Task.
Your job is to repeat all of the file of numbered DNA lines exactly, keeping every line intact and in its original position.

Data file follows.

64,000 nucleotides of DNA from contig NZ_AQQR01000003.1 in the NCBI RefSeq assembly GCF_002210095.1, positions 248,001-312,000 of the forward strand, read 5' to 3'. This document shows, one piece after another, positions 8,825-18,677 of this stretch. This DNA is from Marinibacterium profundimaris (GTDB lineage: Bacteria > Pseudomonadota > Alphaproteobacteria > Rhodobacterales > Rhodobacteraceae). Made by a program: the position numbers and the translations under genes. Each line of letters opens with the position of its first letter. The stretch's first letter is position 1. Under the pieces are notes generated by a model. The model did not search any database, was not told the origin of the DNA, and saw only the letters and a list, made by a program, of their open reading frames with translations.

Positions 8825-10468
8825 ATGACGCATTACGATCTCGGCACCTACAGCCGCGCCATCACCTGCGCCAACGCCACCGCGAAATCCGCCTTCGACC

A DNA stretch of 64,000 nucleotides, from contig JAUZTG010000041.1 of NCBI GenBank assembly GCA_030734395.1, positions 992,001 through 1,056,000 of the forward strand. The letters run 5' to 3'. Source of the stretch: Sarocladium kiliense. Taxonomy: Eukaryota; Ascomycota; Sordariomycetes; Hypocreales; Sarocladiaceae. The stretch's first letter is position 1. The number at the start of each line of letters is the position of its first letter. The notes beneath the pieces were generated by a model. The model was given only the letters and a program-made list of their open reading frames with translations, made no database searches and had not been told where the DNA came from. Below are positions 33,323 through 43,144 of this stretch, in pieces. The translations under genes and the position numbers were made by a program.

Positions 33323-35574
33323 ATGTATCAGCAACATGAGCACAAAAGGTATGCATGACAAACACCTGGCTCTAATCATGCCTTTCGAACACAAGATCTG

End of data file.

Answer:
64,000 nucleotides of DNA from contig NZ_AQQR01000003.1 in the NCBI RefSeq assembly GCF_002210095.1, positions 248,001-312,000 of the forward strand, read 5' to 3'. This document shows, one piece after another, positions 8,825-18,677 of this stretch. This DNA is from Marinibacterium profundimaris (GTDB lineage: Bacteria > Pseudomonadota > Alphaproteobacteria > Rhodobacterales > Rhodobacteraceae). Made by a program: the position numbers and the translations under genes. Each line of letters opens with the position of its first letter. The stretch's first letter is position 1. Under the pieces are notes generated by a model. The model did not search any database, was not told the origin of the DNA, and saw only the letters and a list, made by a program, of their open reading frames with translations.

Positions 8825-10468
8825 ATGACGCATTACGATCTCGGCACCTACAGCCGCGCCATCACCTGCGCCAACGCCACCGCGAAATCCGCCTTCGACC

A DNA stretch of 64,000 nucleotides, from contig JAUZTG010000041.1 of NCBI GenBank assembly GCA_030734395.1, positions 992,001 through 1,056,000 of the forward strand. The letters run 5' to 3'. Source of the stretch: Sarocladium kiliense. Taxonomy: Eukaryota; Ascomycota; Sordariomycetes; Hypocreales; Sarocladiaceae. The stretch's first letter is position 1. The number at the start of each line of letters is the position of its first letter. The notes beneath the pieces were generated by a model. The model was given only the letters and a program-made list of their open reading frames with translations, made no database searches and had not been told where the DNA came from. Below are positions 33,323 through 43,144 of this stretch, in pieces. The translations under genes and the position numbers were made by a program.

Positions 33323-35574
33323 ATGTATCAGCAACATGAGCACAAAAGGTATGCATGACAAACACCTGGCTCTAATCATGCCTTTCGAACACAAGATCTG